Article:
Photo de Corine Sombrun

Corine Sombrun spent her childhood in Africa, in Ouagadougou (Burkina Faso). Returning to France, she undertook musicology, piano, and composition studies. Having won national and international contests, she received a scholarship from the Franco-Quebequois Youth Office and left for Montreal to study with multimedia performers and composers.

In 1999, she settled in London, where she worked as a pianist and composer: Sacred Voice Festival of London  (she created a piece for prepared piano and Iranian percussion with Bijan Chemirani), Drome London Bridge theater («The Warp», 24h performance piece directed by Ken Campbell), BBC World Service, Turner Price, October Gallery, 291 Gallery, Price Water House Cooper Atrium Gallery… then worked on reports for BBC World Service for a program on religions.

In 2001, during a report in Mongolia (Mongolian Mysteries, broadcast on BBC World Service in 2002), a shaman named Balgir informed her that she is…a shaman. Why? In that part of the world, shamans reach trance through the sound of a specific drum. A sound to which, during that first experience, she violently reacted, to the point of losing control of her own movements. According to Balgir, she does indeed have shamanistic capacities and “her path” he says, will be to follow their teachings in order to develop them.
This is how she would spend several months a year on the Siberian border with Enkhtuya, a shaman from the Tsaatan culture, responsible for transmitting this knowledge to her. After eight years of apprenticeship she becomes the first westerner to reach the status of Udgan, the Mongol term designating women who have received the “gift” then traineeship of mongolian shamanistic traditions.

In 2002 she published the first account of her adventures, Journal d’une apprentie chamane (Albin Michel 2002, Pocket 2004). After which will come, Une parisienne en Mongolie (Albin Michel 2004, Pocket 2006), Dix centimètres loi Carrez (Belfond 2004), Les tribulations d’une chamane à Paris (Albin Michel 2007, Pocket 2009), Sur les pas de Geronimo (Albin Michel 2008, Pocket 2014), In Geronimo’s footsteps (Skyhorse Publishing 2014), Les esprits de la steppe (Albin Michel 2012), Sauver la planète, le message d’un chef indien d’Amazonie (Albin Michel 2015). They are translated in spanish, german, italian, russian, dutch, english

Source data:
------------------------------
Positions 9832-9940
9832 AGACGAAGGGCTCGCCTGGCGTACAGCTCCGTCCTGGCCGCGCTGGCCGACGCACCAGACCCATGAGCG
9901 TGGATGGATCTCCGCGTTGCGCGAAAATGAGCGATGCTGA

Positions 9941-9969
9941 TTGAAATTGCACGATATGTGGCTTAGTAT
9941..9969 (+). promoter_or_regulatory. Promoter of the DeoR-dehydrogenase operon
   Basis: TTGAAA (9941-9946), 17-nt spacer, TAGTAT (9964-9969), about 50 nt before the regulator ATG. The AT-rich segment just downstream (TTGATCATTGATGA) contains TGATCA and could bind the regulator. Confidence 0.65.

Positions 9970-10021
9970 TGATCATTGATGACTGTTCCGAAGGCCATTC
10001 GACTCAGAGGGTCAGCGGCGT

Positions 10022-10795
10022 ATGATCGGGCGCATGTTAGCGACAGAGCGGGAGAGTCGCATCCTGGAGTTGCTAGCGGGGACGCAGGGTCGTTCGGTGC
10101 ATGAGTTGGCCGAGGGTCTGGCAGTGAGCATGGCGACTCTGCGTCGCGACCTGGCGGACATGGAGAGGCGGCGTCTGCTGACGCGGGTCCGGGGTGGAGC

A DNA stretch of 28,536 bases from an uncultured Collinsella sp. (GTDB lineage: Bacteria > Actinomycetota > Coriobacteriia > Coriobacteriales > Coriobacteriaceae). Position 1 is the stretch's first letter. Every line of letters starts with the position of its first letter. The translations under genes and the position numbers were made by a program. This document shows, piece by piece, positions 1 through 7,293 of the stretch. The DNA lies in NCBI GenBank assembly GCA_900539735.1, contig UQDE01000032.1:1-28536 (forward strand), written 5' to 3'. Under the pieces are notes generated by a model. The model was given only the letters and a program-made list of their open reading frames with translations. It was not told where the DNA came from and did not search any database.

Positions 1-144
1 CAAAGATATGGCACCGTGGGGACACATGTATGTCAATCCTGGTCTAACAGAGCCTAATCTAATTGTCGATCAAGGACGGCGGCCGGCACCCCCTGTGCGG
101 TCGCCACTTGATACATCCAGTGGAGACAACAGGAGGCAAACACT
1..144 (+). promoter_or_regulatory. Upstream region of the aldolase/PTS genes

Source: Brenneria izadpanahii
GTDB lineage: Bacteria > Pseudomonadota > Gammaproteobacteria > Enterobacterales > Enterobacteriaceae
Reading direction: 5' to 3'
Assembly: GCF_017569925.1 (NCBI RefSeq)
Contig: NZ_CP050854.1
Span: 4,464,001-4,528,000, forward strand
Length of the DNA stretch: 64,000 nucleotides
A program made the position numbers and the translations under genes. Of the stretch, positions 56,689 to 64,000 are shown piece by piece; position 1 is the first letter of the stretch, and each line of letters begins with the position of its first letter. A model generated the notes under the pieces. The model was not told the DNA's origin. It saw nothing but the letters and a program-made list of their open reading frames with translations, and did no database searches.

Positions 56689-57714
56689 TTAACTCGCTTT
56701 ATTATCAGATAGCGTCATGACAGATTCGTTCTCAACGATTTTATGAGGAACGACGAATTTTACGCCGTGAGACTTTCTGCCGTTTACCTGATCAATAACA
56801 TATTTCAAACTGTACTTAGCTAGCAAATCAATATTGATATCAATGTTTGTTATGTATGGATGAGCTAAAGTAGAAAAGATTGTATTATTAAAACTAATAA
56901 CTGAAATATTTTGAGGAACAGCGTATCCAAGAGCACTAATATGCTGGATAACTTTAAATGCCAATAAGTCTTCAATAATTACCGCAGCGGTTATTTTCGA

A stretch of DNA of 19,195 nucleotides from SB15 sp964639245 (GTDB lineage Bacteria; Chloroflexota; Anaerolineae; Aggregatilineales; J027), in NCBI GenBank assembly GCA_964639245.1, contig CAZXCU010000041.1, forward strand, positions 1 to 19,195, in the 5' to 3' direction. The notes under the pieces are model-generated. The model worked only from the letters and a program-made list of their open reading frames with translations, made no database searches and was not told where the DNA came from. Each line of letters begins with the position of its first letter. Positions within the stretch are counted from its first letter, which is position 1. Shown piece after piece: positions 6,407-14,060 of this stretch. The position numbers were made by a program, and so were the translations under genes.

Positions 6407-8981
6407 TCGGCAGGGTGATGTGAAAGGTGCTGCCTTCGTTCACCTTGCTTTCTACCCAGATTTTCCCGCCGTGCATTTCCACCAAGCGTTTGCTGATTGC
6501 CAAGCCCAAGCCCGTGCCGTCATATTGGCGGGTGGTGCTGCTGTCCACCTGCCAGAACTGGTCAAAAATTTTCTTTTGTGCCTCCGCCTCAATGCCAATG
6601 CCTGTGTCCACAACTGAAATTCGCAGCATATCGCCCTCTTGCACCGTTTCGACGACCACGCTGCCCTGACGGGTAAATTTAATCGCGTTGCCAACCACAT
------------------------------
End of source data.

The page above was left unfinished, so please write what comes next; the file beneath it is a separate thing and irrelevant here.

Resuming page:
In 2005, she went to New Mexico to meet Harlyn Geronimo, medicine-man and great grandson of the famous Apache warrior. According to an Apache legend, this people originated from Mongolia. Together they exchanged their respective knowledge on the Apache and Mongol tradition, some of which were indeed very similar. They later decided to go back in time on a pilgrimage-trip to the source of the Gila River, the birthplace of Geronimo. From their growing ties through these months of travel, the idea for the book Sur les pas de Geronimo (Albin Michel, 2008) emerged, the story of this encounter and the unique account of the life of Geronimo, told by one of his direct descendants.

In 2008 she continued her research on the migration of Mongolian people and went to Alaska, where she came in contact with the Athabaskan Indians, ancestors of the Apache and supposed descendants of the Mongols. She discovered a people dedicated to a remarkable work for the preservation of the environment. Furthermore, some of their ancestral traditions could indeed corroborate the theory of a kinship with the Mongolian people. While cautiousness remains nonetheless a rule in a field where scientific proof is hard to come by, this research yielded to a number of additional stays.

Aside from her research trips, Corine Sombrun composes for different production companies, collaborates with artists, performs workshops (Les beaux Arts de Paris) and pursues her work on Modified States of Consciousness.

Her experience in the practice of shamanic trance and her capacity to self-induce it  is a subject of interest to scientists. Defined as a psychonaut (a term derived from the word astronaut to designate the explorers of cerebral functions), she has been collaborating with Dr Etevenon, Honorary INSERM (National Institute of Health and Medical Research ) Research Director, since 2006. He introduced her to different researchers whose goal is to discover the physiological mechanisms connected to this state of Trance (voluntarily modified state of consciousness) and its influence on the way cerebral hemispheres function. The first results (obtained in 2007 by EEG analysis under the supervision of Pr. Flor-Henry / Alberta Hospital – Canada) showed that this shamanic trance, whose acting mechanism on the brain remain unknown, indeed modifies the circuits of cerebral functioning.
By pushing back the limits of current knowledge, these results open new perspectives and are at the root of the establishment of a first protocol on shamanic trance research studied by neurosciences; an exploration attempt into occurrences linked with human brain capacities and the neuronal foundation of consciousness.